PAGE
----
Peatlands Lock Up Carbon
Peatlands are the planet’s biggest terrestrial carbon store, permanently locking up carbon as long as they remain wet. If managed well they can continue to sequester equally large amounts from the atmosphere. Peatlands – defined as having a layer of peat with a thickness of 30 cm or more – make up about half of all wetlands and store more than twice as much carbon as all the world’s forests.
- Peatlands only cover 3% of the worlds land area but contain 500GT of carbon. Which is twice the carbon stock in total global forest biomass.
- Emissions from peatland drainage, degradation and fires account for approx. 5% of global anthropogenic greenhouse gas emissions.
- Estimates of present-day global greenhouse gas emissions from degraded peatlands range between 1.30 and 1.91 Gt CO2eq yr−1, which corresponds to 2.6%–3.8% of total global anthropogenic GHG emissions (49 Gt CO2eq yr−1 in 2010).
- 50 million hectare of peatland needs to be restored by 2050 to meet 1.5C target in CC Paris Agreement .
Peatlands are Biodiversity Hotspots
Peatlands are unique, complex ecosystems of global importance for biodiversity. They are home to many species found only or mainly in peatlands which are adapted to the special acidic, nutrient poor and water-logged conditions. Coastal peatlands support species that migrate long distances such as marine mammals and waterbirds. These biodiversity values demand particular consideration in conservation strategies and land use planning.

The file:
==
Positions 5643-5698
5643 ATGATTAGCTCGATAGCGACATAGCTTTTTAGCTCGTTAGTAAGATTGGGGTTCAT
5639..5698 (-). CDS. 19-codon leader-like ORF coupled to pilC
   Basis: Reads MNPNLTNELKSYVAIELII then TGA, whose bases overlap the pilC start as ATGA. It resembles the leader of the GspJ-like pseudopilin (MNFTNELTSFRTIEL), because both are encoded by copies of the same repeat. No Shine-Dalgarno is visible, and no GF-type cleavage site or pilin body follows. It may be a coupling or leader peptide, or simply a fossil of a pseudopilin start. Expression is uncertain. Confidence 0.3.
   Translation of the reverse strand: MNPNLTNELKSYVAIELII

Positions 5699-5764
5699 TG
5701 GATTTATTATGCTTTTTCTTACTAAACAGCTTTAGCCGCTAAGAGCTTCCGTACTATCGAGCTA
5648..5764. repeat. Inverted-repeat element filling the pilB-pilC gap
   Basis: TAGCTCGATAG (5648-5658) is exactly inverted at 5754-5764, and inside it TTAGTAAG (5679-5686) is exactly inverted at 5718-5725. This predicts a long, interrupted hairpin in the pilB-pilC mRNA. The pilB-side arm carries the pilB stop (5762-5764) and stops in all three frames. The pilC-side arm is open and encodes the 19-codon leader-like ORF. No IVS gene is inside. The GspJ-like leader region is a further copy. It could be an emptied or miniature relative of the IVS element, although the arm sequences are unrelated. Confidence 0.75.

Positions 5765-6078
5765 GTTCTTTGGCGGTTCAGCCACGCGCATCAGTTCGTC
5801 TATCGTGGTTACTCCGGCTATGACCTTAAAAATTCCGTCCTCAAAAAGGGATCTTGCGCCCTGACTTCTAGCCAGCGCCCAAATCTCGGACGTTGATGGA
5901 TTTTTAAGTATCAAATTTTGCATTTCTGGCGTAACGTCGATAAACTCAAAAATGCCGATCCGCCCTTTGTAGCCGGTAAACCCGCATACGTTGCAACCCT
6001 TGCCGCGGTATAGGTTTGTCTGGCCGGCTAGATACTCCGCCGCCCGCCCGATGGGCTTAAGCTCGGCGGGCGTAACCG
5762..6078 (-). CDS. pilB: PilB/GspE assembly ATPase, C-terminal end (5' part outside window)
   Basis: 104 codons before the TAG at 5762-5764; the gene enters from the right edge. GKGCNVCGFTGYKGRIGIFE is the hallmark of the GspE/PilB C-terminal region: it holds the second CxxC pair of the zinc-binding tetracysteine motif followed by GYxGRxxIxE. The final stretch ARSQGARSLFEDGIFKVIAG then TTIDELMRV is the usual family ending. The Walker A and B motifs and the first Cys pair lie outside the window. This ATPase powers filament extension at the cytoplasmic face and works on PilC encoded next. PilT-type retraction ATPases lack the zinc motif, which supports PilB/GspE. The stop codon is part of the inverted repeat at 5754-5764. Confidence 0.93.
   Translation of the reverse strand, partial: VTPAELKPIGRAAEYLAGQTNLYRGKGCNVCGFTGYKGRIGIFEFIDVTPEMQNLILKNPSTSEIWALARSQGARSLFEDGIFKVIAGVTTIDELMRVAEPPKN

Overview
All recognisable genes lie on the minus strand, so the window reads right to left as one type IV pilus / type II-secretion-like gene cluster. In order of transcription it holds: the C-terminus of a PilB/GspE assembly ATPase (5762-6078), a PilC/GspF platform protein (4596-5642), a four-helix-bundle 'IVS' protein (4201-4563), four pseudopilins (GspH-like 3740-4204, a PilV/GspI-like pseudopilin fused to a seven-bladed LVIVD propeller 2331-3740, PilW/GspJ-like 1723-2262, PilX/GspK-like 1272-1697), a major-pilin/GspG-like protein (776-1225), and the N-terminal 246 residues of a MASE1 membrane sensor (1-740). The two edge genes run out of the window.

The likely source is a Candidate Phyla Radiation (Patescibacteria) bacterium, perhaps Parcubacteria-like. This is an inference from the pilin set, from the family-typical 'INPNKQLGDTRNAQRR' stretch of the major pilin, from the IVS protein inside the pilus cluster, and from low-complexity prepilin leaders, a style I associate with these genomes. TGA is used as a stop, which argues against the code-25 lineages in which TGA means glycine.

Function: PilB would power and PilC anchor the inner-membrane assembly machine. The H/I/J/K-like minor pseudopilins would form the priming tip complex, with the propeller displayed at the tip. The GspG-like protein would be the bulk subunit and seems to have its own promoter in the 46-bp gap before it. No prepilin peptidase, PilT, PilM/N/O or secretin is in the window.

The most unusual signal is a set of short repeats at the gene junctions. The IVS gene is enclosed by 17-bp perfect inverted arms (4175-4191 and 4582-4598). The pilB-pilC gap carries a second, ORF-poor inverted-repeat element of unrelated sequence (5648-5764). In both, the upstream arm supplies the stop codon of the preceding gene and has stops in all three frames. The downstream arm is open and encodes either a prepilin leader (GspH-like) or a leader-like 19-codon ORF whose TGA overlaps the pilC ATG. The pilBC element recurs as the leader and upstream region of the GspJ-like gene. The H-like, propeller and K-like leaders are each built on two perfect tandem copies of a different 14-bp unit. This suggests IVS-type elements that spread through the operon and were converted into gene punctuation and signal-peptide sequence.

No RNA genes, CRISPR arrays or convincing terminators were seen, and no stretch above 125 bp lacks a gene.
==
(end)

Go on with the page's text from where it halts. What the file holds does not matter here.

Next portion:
Tropical peatlands in Southeast Asia support a tremendous diversity of freshwater fish and endangered species such as the Sumatran Tiger, Orangutan, Malayan Tapir, Hairy-nosed Otter, Storm’s Stork, and White-winged Duck. The Congo Basin, one of the largest tropical peatland mega-stores of carbon, is also a biodiversity hotspot and refuge for endangered species including lowland gorillas and forest elephants. Arctic wetlands have the highest biological productivity of any wetlands ecosystem, and their peatlands form one of the richest waterbird habitats and nesting areas in the world.
Peatlands are Vital for Local Communities
Peatlands provide food and fuel for local communities. Their sponge-like qualities mean they are water stores that regulate the hydrology of large landscapes and release water gradually, reducing the risks of both droughts and downstream floods.
We supported communities in Indonesia to develop sustainable rural business models that marry protection of the peatlands, their carbon and biodiversity with strong livelihoods. Growing Sagu on peatlands instead of Palm-oil supports high water tables, prevents carbon release, reduces risk of fires and reduces subsidence that can lead to flooding. The sagu provides food and the wastes can be fed to ducks.
The Indonesian Peatland Partnership Fund has effectively supported local communities in the development of sustainable livelihoods.